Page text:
What the OT Authors Really Cared About: A Survey of Jesus’ Bible (Review)

What the OT Authors Really Cared About: A Survey of Jesus' BibleThe tree of the New Testament rises from the roots of the Old; the roots of the Old Testament break out in the tree of the New. The New Testament is nonsensical without the Old; and the Old Testament is unfulfilled and ultimately uninterpreted without the New.

Therefore, I’m grateful to Jason DeRouchie of Bethlehem College & Seminary for pulling together a team of impassioned believers, experienced teachers, and clear writers to illuminate the message of the Old Testament in What the Old Testament Authors Really Cared About: A Survey of Jesus’ Bible (Kregel, 2013).

Despite its bulky title, this multi-author work joins the top shelf of OT surveys. It offers a unified team unfolding the message and themes of each OT book in their canonical context. Its primary contribution: clarity.


DeRouchie begins with a full summary of the structure and message of the OT (26-59). He explains the storyline of the Bible with the acronym K.I.N.G.D.O.M., illustrating each movement with crisp, custom-made graphics (31).

Kickoff and Rebellion: Creation, fall, and flood
Instrument of Blessing: Patriarchs
Nation Redeemed and Restored: Exodus, Sinai, and wilderness
Government in the Promised Land: conquest and kingdoms (united, divided)
Dispersion and Return: Exile and initial restoration
Overlap of the Ages: Christ’s work and the church age
Mission Accomplished: Christ’s return and kingdom consummation

Rather than following the traditional English ordering of books, DeRouchie follows the original Hebrew ordering of Law, Prophets, and Writings. Before each of the three sections, he also provides a separate 5-10 page overview for that section. These introductory overviews help maintain the aerial view, keeping the overall storyline clear.

Each 10-20 page chapter then includes:

  • A single-page introduction to the biblical book answering the questions Who (author), When (date), Where (location of events/writing), and Why (purpose).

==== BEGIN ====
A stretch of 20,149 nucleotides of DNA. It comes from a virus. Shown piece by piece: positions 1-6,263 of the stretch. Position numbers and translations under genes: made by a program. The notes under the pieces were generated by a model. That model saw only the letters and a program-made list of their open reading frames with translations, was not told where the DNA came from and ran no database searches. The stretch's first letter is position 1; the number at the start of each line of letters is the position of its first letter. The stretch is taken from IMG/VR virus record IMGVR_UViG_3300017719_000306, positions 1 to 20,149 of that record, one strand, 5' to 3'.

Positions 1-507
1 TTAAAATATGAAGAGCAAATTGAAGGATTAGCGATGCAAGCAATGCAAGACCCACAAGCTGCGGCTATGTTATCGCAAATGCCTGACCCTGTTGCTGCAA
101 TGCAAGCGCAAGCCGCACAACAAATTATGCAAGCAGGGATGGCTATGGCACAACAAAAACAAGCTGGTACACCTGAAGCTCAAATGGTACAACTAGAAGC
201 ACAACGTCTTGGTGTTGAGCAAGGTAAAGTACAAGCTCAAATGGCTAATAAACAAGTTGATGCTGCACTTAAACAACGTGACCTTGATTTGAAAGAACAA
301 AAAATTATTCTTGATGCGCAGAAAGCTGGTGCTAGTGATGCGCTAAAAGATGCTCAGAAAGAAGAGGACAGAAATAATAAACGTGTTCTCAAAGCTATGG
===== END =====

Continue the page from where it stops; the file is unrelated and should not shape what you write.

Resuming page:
• A carefully crafted list of the book’s themes which functions as a table of contents for the chapter since each list of themes forms the sub-headings for its chapter.
  • A clear, concise walk through the literary flow of the book.
  • Crisp and colorful photos, tables, charts, and images illustrating portions of the text being discussed.

I deeply appreciate how DeRouchie and team have honored our embodied, sensory humanity by engaging us not as disembodied brains only interested in text and logic but embodied beings best taught by a creative blend of proposition and illustration, statement and explanation, story and image.


DeRouchie joins the welcome renaissance of OT teachers following the three-part structure of the Hebrew Bible: Law, Prophets, and Writings. Rather than following the pragmatic ordering of contemporary English Bibles, this approach roots itself in the ancient soil of the canonical structure assumed by Jesus himself (Luke 24:44). The nutrients of this soil feed the reader in ways that contemporary arrangements simply cannot, and DeRouchie is careful to explain, defend, and promote the benefits of this arrangement using clear terms and clarifying charts.


Although the Hebrew Bible is a text, the OT narrative is an earthy account played out across the garden of Eden, the sands of Egypt, the hills of Canaan, and the rivers of Babylon. This survey honors the earthiness of the OT with almost 200 photos from the Pictorial Library of Bible Lands by Todd Bolen. Further, customized images, figures, charts, and outlines fill the book. Far from afterthoughts strewn through the book to break up the text, these are well-planned and well-executed illustrations that truly illuminate the points being made. Thoughtful pedagogical strategy permeates the book.